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Ghana: Where'd all the men go?

Husbands desert their wives and children in poor villages, and seek work in the cities

TEFLE, Ghana — A blue poster on a wall of the women's empowerment center in the Ghanaian village of Tefle reads, "Where are the women?" 

But walking through the dirt roads of the village, women — many young mothers — and loads of children are often all you see. The question might then also read, “Where are the men?"

The men? They’ve gone to the cities in an attempt to escape rampant rural unemployment, leaving behind wives and children whose own employment and education opportunities then suffer. 

Some send money home; many do not.

“Education in Tefle is very low,” said Praise Atikpui Djabeng, 55, a former district assembly member in the village. “So their main occupation is fishing and farming. Some time ago the Volta River was very full, but after the construction of the Akosombo Dam, the river has been blocked.” 

Decreasing river levels and rainfall coupled with aquatic weed invasions and the high risk of bilharzia, a parasitic disease caused by worms in the Volta River, has driven fishermen and farmers to cities in search of other employment or to fishing communities north of the dam.

“Those places are a long way from home, if you can’t see anyone, to send food to your family,” Djabeng said. “They go hungry.”

Those who go to cities like Accra, Kumasi and Cape Coast are attracted by the opportunities to work at factories or construction sites, or to sell food, water or crafts to the massive crowds of people, adding pressure to an already overwhelmed urban population.

“When you go to Accra and Kumasi, the population is very dense, so when you are selling something like water they will buy it,” said Bright Kwame Abotsi, 34, who lives in Tefle and is unemployed. “Here the population is sparse and they don’t buy, or they can’t buy. And when you go to Accra they have a lot of factories there — we don’t have those factories here. In Accra you can surely find something small to do to bring some money.”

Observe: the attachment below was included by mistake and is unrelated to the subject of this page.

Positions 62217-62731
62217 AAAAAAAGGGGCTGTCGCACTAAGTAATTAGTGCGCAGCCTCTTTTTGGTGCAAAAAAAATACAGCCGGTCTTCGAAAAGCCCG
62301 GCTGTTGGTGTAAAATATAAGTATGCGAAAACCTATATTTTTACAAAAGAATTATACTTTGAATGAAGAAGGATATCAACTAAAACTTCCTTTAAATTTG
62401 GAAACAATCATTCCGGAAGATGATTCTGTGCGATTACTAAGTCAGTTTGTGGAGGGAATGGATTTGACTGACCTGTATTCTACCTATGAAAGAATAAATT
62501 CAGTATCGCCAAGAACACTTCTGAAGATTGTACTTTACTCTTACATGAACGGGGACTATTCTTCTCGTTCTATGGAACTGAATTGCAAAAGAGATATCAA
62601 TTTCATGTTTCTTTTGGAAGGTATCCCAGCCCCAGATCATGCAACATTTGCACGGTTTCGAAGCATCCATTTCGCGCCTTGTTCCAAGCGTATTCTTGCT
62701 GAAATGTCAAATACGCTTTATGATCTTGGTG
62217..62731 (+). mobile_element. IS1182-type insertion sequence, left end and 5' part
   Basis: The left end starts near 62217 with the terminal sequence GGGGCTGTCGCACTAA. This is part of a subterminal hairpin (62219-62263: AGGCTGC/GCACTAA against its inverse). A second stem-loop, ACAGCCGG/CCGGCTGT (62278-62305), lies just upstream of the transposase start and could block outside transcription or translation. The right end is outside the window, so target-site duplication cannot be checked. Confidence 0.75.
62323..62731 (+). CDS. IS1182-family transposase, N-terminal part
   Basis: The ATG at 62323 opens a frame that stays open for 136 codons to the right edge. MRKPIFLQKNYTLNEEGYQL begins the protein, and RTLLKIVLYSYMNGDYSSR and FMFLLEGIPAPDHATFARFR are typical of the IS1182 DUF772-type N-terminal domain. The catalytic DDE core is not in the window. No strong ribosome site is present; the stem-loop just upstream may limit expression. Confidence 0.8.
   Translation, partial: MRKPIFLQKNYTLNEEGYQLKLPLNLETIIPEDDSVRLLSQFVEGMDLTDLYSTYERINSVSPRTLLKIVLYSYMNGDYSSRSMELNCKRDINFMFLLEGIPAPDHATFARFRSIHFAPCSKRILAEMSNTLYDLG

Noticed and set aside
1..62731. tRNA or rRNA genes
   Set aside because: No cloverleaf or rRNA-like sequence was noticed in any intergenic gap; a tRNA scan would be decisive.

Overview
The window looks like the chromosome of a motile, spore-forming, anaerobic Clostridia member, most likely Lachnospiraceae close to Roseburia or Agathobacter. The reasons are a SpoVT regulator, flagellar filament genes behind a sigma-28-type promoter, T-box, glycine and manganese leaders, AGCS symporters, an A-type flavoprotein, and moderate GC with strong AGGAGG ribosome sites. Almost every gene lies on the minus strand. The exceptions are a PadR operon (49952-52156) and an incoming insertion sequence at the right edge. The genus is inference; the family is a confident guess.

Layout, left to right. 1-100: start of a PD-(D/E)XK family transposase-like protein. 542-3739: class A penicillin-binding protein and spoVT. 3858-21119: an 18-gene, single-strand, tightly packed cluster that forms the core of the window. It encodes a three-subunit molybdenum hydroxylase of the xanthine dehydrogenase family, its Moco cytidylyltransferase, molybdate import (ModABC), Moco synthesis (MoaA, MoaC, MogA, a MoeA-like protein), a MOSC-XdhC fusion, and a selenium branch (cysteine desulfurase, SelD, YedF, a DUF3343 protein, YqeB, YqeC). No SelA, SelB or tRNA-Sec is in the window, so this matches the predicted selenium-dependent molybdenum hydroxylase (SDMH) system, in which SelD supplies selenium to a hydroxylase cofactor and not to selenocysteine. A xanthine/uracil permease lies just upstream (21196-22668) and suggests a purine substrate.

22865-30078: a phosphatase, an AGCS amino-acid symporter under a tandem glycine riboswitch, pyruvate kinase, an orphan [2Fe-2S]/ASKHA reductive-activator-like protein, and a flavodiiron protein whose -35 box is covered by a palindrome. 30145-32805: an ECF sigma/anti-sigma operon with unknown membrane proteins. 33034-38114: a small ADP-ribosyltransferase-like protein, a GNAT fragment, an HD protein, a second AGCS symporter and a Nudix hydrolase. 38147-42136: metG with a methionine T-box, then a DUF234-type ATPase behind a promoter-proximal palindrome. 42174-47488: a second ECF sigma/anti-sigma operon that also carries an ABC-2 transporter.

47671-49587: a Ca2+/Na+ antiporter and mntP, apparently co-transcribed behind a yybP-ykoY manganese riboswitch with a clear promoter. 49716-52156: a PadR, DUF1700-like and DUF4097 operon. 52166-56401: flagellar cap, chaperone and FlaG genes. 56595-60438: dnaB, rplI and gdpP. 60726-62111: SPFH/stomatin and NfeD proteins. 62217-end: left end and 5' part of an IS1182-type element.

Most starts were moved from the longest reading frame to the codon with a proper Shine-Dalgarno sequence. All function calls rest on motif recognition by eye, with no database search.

Of these men, Djabeng estimates that less than one-third send money home from the cities. “They just leave their families,” she said. “Some can stay there for many years, maybe five to six years even without coming home.”

Some stay away because of lack of money and transportation, returning home only during holidays or funerals, if at all. But others shirk their responsibilities to their wives and children simply because they feel they can, she said. 

The men who don’t send money home often get away with it due to a lack of awareness of the law in rural areas. “[Women] don’t know their rights,” Djabeng said. “The law actually is protecting us, but since we don’t know much about it, that is what’s disturbing us.”